Semantic SEO. The name
Search engines have adjusted to semantic search – especially as they adjusted to natural language [thanks to Siri and Google Now voice assistants]. Now, it’s time for search engine marketers to catch up. The good news is – if you’re not comfortable altering/entering schema markup on your site, you can still have a positive impact on your rankings. [That’s not to say you should ignore schema markup. Semantic search depends on structured data. You or someone on your team should do it.]
The how-to’s are going to sound a little familiar – focus on Keywords and Content.
1. Focus on Keywords for Semantic SEO Results
Your keyword research is still the best place for you to start. But you need to think about it in a new way. Start with your core keywords – the ones that most closely relate to the content on your site. The Google AdWords Keyword Planner is a great tool to help you brainstorm this list.
Your next step is to focus on thematic keywords that tackle other topics your readers may be interested in. This article gives a great illustration of optimizing semantic keywords for a site about buying a used car. While the core keyword bucket works around the phrase “how to avoid buying a lemon,” the supporting keywords would be one step outside that circle. Not only what can happen when you buy a used car, but other related topics such as “buying from a used dealer” “engine oil leak”.
Finally, focus on including keywords that predict and then answer your readers’ questions. Back to the used car purchase example, your reader may be ultimately worried about their legal rights, should they buy a car that turns out to be a lemon. You can advise them there too.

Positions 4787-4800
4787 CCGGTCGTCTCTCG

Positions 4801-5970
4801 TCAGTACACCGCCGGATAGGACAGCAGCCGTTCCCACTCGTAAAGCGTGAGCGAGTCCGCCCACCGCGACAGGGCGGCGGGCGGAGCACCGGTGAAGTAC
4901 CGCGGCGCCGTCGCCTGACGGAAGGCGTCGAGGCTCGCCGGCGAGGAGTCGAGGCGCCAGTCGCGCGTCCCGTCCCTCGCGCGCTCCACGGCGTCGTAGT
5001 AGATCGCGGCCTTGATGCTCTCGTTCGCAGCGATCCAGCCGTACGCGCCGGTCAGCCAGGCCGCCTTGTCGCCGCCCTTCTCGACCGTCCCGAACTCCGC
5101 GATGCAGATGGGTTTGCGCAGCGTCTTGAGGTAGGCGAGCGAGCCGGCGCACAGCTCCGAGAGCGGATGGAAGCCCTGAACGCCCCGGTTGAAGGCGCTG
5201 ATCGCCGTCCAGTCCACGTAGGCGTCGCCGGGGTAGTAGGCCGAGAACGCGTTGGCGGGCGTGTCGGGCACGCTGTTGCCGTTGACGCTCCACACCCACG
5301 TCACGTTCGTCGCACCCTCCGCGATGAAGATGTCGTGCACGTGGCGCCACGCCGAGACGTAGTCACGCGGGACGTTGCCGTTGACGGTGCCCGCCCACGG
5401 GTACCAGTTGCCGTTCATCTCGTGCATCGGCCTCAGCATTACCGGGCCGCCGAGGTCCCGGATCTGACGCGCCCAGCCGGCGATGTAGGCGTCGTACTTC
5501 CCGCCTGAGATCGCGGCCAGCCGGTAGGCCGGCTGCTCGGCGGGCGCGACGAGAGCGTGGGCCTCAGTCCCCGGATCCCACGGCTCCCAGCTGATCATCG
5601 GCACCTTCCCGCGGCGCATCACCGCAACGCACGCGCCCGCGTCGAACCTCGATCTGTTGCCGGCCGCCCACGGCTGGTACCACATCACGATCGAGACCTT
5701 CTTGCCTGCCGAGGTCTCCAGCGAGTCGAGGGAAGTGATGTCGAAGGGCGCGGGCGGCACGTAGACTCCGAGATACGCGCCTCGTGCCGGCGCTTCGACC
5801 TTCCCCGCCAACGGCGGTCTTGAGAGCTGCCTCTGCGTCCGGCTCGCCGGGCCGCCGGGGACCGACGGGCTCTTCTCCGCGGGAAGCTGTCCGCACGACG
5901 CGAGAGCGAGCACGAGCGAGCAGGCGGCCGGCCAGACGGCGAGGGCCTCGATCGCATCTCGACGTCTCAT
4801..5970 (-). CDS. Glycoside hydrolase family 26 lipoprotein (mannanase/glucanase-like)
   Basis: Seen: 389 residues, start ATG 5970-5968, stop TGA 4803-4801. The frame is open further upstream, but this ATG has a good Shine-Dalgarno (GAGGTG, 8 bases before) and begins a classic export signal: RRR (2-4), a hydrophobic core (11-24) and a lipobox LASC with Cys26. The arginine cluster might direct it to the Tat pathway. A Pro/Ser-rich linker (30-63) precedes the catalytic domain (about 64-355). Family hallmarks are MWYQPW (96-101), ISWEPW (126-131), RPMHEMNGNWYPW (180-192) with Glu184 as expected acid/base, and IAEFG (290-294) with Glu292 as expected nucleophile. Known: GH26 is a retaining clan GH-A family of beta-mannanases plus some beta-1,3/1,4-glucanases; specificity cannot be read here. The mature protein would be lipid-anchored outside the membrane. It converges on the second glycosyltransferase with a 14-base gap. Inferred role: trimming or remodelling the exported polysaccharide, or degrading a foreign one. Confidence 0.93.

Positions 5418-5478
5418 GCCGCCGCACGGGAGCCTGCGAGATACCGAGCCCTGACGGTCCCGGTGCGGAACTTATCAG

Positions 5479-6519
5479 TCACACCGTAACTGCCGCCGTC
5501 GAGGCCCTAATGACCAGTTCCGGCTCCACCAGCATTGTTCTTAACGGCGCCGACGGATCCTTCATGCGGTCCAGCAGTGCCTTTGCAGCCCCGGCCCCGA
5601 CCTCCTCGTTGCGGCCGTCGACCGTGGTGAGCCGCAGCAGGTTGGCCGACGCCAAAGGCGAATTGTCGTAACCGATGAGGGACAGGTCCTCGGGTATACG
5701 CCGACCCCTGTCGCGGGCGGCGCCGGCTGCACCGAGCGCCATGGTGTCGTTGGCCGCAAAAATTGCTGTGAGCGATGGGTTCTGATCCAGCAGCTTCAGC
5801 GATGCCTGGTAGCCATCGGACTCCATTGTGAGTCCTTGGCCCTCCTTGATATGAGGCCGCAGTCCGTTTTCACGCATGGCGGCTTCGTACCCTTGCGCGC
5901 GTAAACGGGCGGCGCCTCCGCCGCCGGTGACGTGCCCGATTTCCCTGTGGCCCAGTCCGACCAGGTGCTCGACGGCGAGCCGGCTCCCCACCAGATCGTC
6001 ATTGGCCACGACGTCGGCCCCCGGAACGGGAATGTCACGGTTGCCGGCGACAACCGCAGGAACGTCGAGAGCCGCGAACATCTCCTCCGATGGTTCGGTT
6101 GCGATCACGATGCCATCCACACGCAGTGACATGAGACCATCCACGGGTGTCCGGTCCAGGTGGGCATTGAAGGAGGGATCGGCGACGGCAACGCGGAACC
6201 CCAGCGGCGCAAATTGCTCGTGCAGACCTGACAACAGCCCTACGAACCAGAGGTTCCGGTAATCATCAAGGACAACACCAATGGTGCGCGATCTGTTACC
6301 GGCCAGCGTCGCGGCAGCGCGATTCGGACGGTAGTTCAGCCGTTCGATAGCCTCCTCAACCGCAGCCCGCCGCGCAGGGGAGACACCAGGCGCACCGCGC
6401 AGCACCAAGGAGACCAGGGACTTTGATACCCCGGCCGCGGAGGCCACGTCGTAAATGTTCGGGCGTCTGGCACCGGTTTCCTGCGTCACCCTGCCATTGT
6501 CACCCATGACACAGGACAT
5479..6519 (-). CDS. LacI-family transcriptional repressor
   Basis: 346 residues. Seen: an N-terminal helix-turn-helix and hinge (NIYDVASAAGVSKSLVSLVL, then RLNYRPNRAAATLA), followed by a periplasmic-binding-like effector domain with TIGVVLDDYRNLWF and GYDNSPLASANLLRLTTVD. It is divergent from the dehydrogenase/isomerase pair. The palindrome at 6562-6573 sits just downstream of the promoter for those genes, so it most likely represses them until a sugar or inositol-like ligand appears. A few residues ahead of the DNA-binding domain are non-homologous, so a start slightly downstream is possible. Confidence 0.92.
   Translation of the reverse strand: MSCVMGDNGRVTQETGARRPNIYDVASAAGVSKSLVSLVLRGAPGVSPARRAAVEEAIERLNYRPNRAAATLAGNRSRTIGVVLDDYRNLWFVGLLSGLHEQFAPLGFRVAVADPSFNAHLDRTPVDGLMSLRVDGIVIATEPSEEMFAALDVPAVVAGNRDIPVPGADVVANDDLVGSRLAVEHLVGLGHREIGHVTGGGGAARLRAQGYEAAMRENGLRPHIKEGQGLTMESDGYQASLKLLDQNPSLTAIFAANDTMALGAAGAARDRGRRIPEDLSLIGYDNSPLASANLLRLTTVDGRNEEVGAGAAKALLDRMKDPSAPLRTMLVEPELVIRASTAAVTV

2. Focus on Content for Semantic SEO Results
Focus on great content, that is. Now that you have three buckets of keywords, you can focus on creating content that is helpful. Think of your site as a customer service hotline for your readers. As we do here at Galileo Tech Media, create an outline of your site, and assign keyword/phrases from those 3 buckets to each page. Then let your content answer those questions, and gently massage with optimization.
3. … then Share
Don’t let all that great content simply sleep on your site. Share it. Google’s Hummingbird update proves that social media marketing is important. Not only does it give your content the spotlight it deserves, but also your audience’s reaction will help you gauge the helpfulness of the content. Pay attention to comments and shares. If you’re providing something useful, your audience will tell you. If you’re not providing something useful… well…
Given all the algorithmic updates we SEO professionals have gone through, and all the resulting knee-jerk reactions, so much remains the same. If you’re optimizing your site for great content that answers your readers’ questions – you’re on the right track. Just like your mother told you – being helpful always pays off in the end.